Beer Birthday: Michelle Wang

hops-magazine
Today is the birthday of Michelle Wang, who is the editor of the only craft beer magazine I know of published in China, Hops Magazine. We had a chance to meet last year during a press junket to Antwerp that we both attended, along with some other beer journalists. It was great meeting her and hearing about the growing beer scene in China. Join me in wishing Michelle a very happy birthday.

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Michelle, at right, with Conrad Seidl, Stephen Beaumont and me during a beer dinner in Antwerp last December.

Hello Kitty, Hello Beer!

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Here’s a hilarious marketing development, one that would absolutely never fly in the land of the free and the home of the “think about the children” neo-prohibitionists. If you’ve been the parent of a young daughter, you’re probably already familiar with the marketing juggernaut that is Hello Kitty and her legion of cute minions from Sanrio. It’s hard to think of another character with as much licensed tie-in merchandising as Hello Kitty. She makes Disney look like amateurs. So really, it should come as no surprise then, that Sanrio has licensed Hello Kitty for a series of four fruit beers, brewed by the Taiwan Tsing Beer Co.. The four initial fruit beers include Peach, Passion Fruit, Banana and Lemon and come in 330 ml cans.

hello-kitty-beers

Bloomberg Businessweek referred to the announcement as Zen and the Art of Crass Marketing, which is surprising since I never really thought of the business press, or indeed the business world generally, as having high moral standards if there was a buck to be made. When you consider that it was big business that sank the country, and the world, into a global recession, then getting a bailout from us, while still collecting their bonuses, I have had time swallowing Bloomberg’s assertion that this is the line that business dare not cross, that this is the one going too far into crassness. If anything, this is pretty harmless and funny.

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The ABC News Report is slightly more balanced, and reveals that these “new fruit-flavored cans mark Hello Kitty’s second entry into the world of alcohol. Previously, Hello Kitty wines were licensed in Asia, Europe and the United States.”

Hello-Kitty-Pink-Beer

I can’t say any of them look particularly good, but one thing most news accounts overlooked is that the beer is actually only 2.3% a.b.v., making them session beers, and actually the opposite of the evil Bloomberg makes them out to be. Also, Kotaku, reviewing the beers, describes them as “closest to Chimay but with stronger fruit flavorings. The fruit isn’t a note or a sense in these beverages but instead the overpowering star of it all.” That’s hard to swallow, but then I haven’t actually tried them and it’s likely I won’t ever have the chance to, not that it will keep me up at night. Still, an odd and twisted development.

Macau Beer

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Today in 1999, the Macau Special Administrative Region was established.

Macau
macau-color

Macau Breweries

Macau Brewery Guides

Other Guides

Guild: None Known

National Regulatory Agency: None

Beverage Alcohol Labeling Requirements: Not Known

Drunk Driving Laws: BAC 0.05%

macau

  • Full Name: Macau Special Administrative Region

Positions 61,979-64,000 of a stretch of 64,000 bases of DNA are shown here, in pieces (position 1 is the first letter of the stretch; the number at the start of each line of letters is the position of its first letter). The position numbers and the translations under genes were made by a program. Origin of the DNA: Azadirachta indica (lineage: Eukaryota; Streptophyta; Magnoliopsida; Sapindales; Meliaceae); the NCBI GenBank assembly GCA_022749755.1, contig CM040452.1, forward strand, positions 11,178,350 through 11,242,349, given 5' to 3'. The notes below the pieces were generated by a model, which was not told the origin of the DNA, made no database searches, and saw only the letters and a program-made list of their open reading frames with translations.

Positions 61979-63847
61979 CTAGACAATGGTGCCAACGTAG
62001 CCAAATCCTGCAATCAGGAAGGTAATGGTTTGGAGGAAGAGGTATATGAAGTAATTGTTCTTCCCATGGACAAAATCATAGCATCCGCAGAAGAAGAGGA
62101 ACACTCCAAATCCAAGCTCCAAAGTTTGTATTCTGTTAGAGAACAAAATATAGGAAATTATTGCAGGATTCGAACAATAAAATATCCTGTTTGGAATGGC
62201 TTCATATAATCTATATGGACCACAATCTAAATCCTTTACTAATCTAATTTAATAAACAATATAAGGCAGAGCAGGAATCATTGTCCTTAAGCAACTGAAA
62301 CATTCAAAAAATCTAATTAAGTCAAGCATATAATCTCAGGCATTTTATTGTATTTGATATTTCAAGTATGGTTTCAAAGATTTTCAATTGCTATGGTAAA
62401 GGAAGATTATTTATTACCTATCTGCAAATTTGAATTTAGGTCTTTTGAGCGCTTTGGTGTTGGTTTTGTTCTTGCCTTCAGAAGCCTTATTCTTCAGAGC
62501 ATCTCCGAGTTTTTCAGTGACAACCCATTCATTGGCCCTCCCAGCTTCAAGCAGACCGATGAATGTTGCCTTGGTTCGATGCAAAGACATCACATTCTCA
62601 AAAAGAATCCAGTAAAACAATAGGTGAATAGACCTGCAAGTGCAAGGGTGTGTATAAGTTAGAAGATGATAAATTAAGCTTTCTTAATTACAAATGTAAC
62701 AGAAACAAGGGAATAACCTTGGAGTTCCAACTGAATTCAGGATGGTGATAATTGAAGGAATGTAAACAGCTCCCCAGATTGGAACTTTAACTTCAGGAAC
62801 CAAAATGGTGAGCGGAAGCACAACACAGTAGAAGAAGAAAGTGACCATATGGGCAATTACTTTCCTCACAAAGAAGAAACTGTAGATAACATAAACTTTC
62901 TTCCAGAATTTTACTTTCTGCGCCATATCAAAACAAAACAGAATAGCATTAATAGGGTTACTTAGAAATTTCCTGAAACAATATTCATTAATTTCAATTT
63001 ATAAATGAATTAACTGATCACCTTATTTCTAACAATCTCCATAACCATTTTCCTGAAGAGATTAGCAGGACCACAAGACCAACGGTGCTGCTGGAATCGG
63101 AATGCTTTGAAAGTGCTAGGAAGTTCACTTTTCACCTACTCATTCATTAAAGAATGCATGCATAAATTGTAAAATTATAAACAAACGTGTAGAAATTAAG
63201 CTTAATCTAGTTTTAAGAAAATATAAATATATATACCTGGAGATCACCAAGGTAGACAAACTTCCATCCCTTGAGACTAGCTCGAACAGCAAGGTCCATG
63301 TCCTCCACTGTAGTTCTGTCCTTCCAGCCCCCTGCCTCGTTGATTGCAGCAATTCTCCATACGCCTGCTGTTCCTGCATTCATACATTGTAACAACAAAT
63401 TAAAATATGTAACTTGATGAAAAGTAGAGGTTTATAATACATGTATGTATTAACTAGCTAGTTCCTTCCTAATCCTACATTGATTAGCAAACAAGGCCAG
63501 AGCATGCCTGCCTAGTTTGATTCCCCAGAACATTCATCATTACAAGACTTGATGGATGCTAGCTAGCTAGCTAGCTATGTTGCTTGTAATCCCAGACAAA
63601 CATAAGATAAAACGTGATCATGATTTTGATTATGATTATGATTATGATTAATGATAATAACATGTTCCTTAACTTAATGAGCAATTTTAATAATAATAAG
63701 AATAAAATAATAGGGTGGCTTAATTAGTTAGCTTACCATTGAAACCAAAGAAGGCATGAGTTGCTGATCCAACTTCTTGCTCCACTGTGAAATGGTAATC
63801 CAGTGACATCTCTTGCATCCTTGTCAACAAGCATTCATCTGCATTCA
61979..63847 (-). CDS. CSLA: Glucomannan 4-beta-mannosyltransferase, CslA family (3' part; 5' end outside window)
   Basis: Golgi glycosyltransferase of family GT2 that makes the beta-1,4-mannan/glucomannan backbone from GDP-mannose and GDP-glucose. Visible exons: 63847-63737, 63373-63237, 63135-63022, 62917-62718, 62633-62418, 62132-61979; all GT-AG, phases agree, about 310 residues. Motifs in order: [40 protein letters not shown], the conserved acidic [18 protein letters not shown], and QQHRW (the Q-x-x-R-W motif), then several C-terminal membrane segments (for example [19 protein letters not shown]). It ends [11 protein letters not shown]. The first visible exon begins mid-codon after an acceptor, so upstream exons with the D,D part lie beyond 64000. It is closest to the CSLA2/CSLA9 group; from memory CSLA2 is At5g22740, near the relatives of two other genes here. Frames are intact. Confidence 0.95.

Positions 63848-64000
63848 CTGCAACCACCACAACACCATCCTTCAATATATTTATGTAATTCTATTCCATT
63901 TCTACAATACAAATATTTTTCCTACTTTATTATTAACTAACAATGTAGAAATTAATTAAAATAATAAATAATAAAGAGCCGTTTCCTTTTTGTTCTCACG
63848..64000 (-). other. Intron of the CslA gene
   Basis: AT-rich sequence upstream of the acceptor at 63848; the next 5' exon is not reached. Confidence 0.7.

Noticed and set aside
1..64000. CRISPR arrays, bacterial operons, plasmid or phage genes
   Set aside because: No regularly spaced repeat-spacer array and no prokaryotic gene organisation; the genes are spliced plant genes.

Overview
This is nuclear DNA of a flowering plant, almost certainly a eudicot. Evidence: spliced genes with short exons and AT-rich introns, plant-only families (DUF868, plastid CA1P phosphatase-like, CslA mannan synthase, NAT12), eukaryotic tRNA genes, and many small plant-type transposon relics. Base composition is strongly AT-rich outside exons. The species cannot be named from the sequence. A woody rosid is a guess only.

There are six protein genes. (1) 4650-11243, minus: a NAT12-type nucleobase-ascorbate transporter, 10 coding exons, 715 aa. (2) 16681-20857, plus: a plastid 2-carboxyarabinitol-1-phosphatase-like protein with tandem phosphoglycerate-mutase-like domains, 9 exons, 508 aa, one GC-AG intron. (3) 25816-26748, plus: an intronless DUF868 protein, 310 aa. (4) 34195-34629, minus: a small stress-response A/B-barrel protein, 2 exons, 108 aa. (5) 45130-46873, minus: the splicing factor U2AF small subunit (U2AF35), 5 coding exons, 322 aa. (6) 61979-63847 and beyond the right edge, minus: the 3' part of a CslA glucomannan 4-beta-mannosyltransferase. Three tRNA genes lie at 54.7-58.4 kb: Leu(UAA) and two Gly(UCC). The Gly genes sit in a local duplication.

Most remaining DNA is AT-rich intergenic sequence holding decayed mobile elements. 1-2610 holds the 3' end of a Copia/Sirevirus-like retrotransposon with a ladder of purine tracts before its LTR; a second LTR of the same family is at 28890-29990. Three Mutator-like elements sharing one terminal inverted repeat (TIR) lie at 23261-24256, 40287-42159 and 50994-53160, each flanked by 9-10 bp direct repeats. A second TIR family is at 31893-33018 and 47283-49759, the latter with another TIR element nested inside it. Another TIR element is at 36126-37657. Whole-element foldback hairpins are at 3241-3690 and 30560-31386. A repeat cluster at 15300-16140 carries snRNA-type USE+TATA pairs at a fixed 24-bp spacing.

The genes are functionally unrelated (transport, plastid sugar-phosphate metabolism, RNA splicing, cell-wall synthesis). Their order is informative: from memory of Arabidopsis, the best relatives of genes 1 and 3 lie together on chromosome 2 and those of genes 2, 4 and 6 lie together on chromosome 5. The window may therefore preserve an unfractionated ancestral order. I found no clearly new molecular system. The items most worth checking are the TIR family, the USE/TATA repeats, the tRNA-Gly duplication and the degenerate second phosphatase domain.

• Location: Eastern Asia, bordering the South China Sea and China
  • Government Type: Limited democracy
  • Language: Cantonese 85.7%, Hokkien 4%, Mandarin 3.2%, other Chinese dialects 2.7%, English 1.5%, Tagalog 1.3%, other 1.6% [Note: Chinese and Portuguese are the official language]
  • Religion(s): Buddhist 50%, Roman Catholic 15%, none or other 35%
  • Capital: Macao City
  • Population: 578,025; 169th
  • Area: 28.2 sq km, 237th
  • Comparative Area: Less than one-sixth the size of Washington, DC
  • National Food: Minchee
  • National Symbol: Lotus Blossom
  • Affiliations: None
  • Independence: A Macau Special Administrative Region was established, December 20, 1999, celebrated as Macau Special Administrative Region Establishment Day

macau-coa

  • Alcohol Legal: Yes
  • Minimum Drinking Age: None
  • BAC: 0.05%
  • Number of Breweries: 1

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  • How to Say “Beer”: pear zao / pi jiu / 啤酒
  • How to Order a Beer: Ching gay woh ee bay pee joh
  • How to Say “Cheers”: Gom bui [Cantonese] or Gan Bei [Mandarin] or Kan bei (“dry the cup”) / Kong Chien / Nien Nien nu e / Wen lie / Yam sing, Yung sing or Yum Sen (“drink and win”) / 乾杯 / 干杯
  • Toasting Etiquette: N/A

macau-map

Alcohol Consumption By Type:

  • Beer: 44%
  • Wine: 1%
  • Spirits: <1%
  • Other: 55%

Alcohol Consumption Per Capita (in litres):

  • Recorded: N/A
  • Unrecorded: N/A
  • Total: N/A
  • Beer: N/A

WHO Alcohol Data:

  • Per Capita Consumption: N/A
  • Alcohol Consumption Trend: Stable
  • Excise Taxes: N/A
  • Minimum Age: None
  • Sales Restrictions: N/A
  • Advertising Restrictions: N/A
  • Sponsorship/Promotional Restrictions: N/A

Patterns of Drinking Score: N/A

Prohibition: None

macau-asia

International Brewers Buying Breweries In China

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The English version of the Chinese newspaper, The People’s Daily, had an interesting article about international breweries investing heavily in the world’s biggest beer market: China. Entitled, Big Brewers Fermenting Deals in Southwest, it details, for example, how MolsonCoors has “recently spent $40 million to buy a 51 percent stake in a new joint venture with the Hebei Si’hai Beer Company.” Coors Light “now accounts for 10 percent of China’s premium beer market.” Carlsberg is making similar investments, and Anheuser-Busch InBev “started work on a new brewery in Ziyang, Sichuan province, this year.” And that’s just in the southern part of China. It’s a big market.